While in my early 20’s, I took a graduate school course in educational philosophy and discovered I was an existentialist–make every decision as if it is your last decision. I embraced that idea, and thus, I never looked back with “would have, could have, or should have.” Further, I don’t suffer from “buyer’s remorse.” Once I make a reasoned decision, I don’t dwell on it. It’s the proverbial water over the dam, regardless of the outcome.
In 1983, I made the biggest decision of my life to date. I gave up my dream job, I forsook my rising political career, I left my family, and I followed my spouse to his fledgling company 2,500 miles across country. Now, my decision was not painless; I found myself far away from friends and my career. Admittedly, for a while, I suffered from depression. I had no job and no friends; my spouse worked 10-12 hours a day. I had no reason to get out of bed until noon. I didn’t shower for days at a time. My dog didn’t care I smelled in our tiny condo, and my spouse was too tired to care.
I slipped further into the depression abyss and wild thoughts danced through my mind. My local Ohio celebrity status was reduced to zero. No one in Scottsdale, Arizona, knew my name. Until….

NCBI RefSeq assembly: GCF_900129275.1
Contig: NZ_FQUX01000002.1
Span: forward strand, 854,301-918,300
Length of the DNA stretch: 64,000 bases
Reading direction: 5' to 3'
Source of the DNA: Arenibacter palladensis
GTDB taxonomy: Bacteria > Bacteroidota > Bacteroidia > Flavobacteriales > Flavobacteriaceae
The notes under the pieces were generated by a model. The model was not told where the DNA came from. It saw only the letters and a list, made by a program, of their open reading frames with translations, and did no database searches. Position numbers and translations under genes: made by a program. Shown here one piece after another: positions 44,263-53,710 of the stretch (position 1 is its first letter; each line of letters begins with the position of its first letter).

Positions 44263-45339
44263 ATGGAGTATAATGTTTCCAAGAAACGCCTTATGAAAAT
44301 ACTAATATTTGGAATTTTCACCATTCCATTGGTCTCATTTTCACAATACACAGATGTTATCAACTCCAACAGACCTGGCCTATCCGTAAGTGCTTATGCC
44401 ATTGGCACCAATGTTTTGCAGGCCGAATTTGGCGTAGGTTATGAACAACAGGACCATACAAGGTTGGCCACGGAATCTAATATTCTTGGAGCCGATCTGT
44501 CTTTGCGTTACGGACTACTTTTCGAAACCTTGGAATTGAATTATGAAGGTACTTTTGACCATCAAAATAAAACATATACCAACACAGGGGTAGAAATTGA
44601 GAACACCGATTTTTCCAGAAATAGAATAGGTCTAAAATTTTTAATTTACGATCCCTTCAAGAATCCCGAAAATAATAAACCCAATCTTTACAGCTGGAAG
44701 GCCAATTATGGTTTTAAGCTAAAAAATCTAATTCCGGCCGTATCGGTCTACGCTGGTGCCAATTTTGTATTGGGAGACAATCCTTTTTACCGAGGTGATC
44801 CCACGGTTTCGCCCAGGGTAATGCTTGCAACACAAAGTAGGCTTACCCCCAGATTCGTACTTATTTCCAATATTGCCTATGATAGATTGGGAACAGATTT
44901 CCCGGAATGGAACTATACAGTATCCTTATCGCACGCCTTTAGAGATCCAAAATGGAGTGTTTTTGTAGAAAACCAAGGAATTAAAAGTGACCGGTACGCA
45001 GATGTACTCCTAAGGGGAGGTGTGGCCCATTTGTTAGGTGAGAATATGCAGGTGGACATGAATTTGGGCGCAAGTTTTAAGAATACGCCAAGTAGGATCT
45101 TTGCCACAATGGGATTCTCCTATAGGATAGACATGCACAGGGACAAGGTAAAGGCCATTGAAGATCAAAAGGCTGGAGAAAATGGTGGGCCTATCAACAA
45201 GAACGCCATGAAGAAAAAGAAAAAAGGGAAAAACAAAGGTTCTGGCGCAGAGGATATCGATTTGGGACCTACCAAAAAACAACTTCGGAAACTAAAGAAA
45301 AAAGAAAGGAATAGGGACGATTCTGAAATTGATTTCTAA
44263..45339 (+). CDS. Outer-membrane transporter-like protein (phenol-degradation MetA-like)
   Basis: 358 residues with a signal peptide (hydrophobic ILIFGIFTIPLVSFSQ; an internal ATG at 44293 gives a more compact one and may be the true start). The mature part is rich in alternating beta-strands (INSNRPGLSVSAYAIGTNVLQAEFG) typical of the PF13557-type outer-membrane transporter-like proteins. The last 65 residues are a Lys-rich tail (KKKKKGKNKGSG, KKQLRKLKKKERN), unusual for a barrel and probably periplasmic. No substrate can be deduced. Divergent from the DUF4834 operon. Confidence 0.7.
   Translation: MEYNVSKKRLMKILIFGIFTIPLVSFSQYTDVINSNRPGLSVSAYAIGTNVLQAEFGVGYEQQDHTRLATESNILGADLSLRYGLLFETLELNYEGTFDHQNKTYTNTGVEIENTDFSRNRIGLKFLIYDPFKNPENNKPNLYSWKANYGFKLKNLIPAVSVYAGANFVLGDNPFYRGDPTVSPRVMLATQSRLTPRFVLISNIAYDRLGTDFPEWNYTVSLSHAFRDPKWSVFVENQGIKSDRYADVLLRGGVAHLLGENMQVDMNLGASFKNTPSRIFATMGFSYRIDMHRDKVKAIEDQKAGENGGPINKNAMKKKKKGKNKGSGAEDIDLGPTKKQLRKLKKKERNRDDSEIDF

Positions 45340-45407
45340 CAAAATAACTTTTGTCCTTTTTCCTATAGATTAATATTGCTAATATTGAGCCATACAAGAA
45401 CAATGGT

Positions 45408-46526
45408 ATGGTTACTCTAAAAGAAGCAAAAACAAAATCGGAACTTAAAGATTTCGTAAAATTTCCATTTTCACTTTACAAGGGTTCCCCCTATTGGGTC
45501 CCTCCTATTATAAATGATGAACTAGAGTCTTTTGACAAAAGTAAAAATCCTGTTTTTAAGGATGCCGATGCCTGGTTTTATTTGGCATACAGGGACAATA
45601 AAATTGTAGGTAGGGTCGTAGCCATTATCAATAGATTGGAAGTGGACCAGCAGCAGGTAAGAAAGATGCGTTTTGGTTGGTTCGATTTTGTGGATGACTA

I ventured to the condo complex pool. A much younger woman than I sat alone among the snowbird, winter visitors. We conversed; Julie, too, had moved from a small town in North Dakota to follow her spouse. She, too, had no friends, nor family. She, too, was a nobody like me.
Julie and I became fast friends; we shared secrets; we shared advice. She nannied for me when my eldest was born. When she and her family moved back to North Dakota 26 years ago, I missed her. I’d often wished we could at least chat about her sub zero weather as I picked lemons.
Last week, Julie and her husband came to Phoenix. When they arrived at my front door, she and I hugged and cried, “Sue, you saved my life.”
“No, Julie, you saved mine.”